frame eventually heats throughout, equalizing the temperature, and the engine then stops and won't run until it all cools down again. It is absolutely essential that there are no air leaks and minimal friction as these atmospheric engines have a very low power output. Even using too heavy an oil can be enough to prevent them from running. :-( My little flame licker model can only use powdered graphite!
<It worked for a while and was particularly good one very cold night. The first time it ran it was lucky to do 150 RPM but on that night was probably closer to 300.>
This is a good demonstration of how the more temperature differential you can maintain, the more efficient the engine will be. This is the primary reason for the water cooling jacket. I have also played with a model Heinrici that is a little smaller than your engine and its cylinder was air cooled. Still worked well.
<Is the kero blow lamp a suitable heat source or is it likely to be too hot and do damage. How important is the water cooling if running it for short periods.>
Both the engines I have been exposed to use small LP gas burners in the base, and they both will operate quite well with the burners turned right down. I would be a little concerned with the blow lamp if the hot end of the displacer cylinder is brass, but if it is cast iron then it shouldn't do damage. What I would be more concerned with is heat soak, in that the blow lamp is probably heating up a lot more of the engine frame than it needs to or should. The more direct targeting of the small gas ring seems to be a
more efficient and easier solution. The larger engine I have here just has a small gas ring off a stove mounted in the base, while the one in the model is about the size of a small bunsen burner. Remember, the point of the exercise is to heat the parcel of air in the displacer cylinder, not the whole thing. I can run both engines with these turned down to the point of the flame being barely visible. Bigger flame = more rpm. As I run these all day at two day shows and I am not trying to drive anything with them, I can
live with a few less revs in the interests of fuel economy. A 2kg cylinder will run the model for about a week! :-)
<Timing..Should the central arm work exactly in parallel with the external arm attached to the fly wheel or at some other orientation. Does anyone have a description of the timing between the main piston and the central one.>
Now here is where I hope I will not give you a bum steer. The 'central piston' is known as the displacer piston, while the 'main' piston (the one at the top of the bore) is the power piston. In the engine I have here, the displacer 'leads' the power piston by 30 degrees and the displacer crankpin is 60 degrees 'ahead' of the big end. This figure can vary somewhat over different engine designs, so I hope this is somewhere near what you are looking at. The linkages for the displacer form a 'V' and are fixed about 20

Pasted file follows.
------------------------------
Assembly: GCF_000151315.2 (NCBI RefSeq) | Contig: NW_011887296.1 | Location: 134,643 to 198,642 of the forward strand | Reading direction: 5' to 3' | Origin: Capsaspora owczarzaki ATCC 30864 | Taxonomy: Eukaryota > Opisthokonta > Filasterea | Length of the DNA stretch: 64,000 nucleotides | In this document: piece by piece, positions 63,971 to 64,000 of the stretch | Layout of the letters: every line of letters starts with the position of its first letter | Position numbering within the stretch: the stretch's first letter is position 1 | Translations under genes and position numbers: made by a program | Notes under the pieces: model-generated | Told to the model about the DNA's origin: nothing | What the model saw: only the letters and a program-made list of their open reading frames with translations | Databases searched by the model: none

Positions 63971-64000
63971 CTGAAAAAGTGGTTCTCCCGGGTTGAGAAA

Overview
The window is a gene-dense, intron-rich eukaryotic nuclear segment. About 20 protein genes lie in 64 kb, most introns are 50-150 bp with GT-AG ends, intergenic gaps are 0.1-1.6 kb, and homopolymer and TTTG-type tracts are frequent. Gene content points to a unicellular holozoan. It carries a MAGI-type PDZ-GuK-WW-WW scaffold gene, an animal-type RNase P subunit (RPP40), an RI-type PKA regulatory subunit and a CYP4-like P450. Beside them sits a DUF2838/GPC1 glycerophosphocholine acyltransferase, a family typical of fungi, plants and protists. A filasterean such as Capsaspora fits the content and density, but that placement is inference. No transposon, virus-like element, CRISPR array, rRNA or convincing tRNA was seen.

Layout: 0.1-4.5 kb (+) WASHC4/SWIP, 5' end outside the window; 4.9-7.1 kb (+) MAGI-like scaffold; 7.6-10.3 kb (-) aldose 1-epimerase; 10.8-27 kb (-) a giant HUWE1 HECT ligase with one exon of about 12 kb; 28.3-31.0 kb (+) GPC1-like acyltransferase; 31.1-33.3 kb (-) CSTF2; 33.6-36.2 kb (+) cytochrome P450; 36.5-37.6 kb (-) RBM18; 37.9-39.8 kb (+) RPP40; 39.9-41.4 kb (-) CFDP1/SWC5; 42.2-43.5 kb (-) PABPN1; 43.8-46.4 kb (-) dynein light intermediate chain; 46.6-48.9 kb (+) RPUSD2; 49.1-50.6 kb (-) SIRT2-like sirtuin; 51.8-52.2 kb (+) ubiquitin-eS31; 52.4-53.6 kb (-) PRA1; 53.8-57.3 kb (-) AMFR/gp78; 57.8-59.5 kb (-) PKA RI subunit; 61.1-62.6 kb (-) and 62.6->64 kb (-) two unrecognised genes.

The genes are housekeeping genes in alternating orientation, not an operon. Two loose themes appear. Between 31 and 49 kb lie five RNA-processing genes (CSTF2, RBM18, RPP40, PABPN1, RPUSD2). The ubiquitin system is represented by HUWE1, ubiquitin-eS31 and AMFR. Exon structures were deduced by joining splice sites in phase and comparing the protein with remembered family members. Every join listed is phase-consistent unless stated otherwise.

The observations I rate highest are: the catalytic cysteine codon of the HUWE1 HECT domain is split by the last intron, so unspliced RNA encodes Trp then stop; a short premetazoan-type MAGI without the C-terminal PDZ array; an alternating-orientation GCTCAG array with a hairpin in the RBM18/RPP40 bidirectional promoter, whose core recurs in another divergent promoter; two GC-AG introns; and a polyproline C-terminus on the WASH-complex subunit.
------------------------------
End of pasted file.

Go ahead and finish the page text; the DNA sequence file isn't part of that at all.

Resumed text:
degrees apart on the layshaft at the side. The 'hairpin' shaped connecting rod is attached to the power piston, with the displacer rod passing through the power piston in the middle. This displacer is a loose fit in the cylinder to allow the air to pass around it, while the power piston is an airtight fit in the cylinder and where the displacer rod passes through it.
<Oil...should normal engine oil be placed in the "petroleum" cylinder and is there any special operation of the internal rod. I presume it provides lubricant to the central piston and the main piston.>
I can't help you with this one as neither of the engines here have a 'petroleum cylinder'. Both use oiler cups on the big end and main bearings, with oil holes on all other moving linkages. The displacer piston does not need lubricating as it is not in contact with the cylinder walls. I just apply a little light machine oil, such as sewing machine oil, to the power piston bore and connecting rods before starting up.
<If I dismantle the main piston is there any special tricks I need to be aware of.>
Shouldn't be any tricks, other than to be careful to avoid damaging anything, particularly seals and sealing surfaces.
I hope this has been of some help to you and I wish you well with your project. I don't know if it will be any help, but there are some pictures of both these hot air engines on my Webshots site, which can be accessed by clicking on the link in my signature below. Look for the album titled "hot air engines". I am an old engine enthusiast and there are lots of pictures at this site of my hobby. Feel free to look around. Enjoy!
Nimbin, New South Wales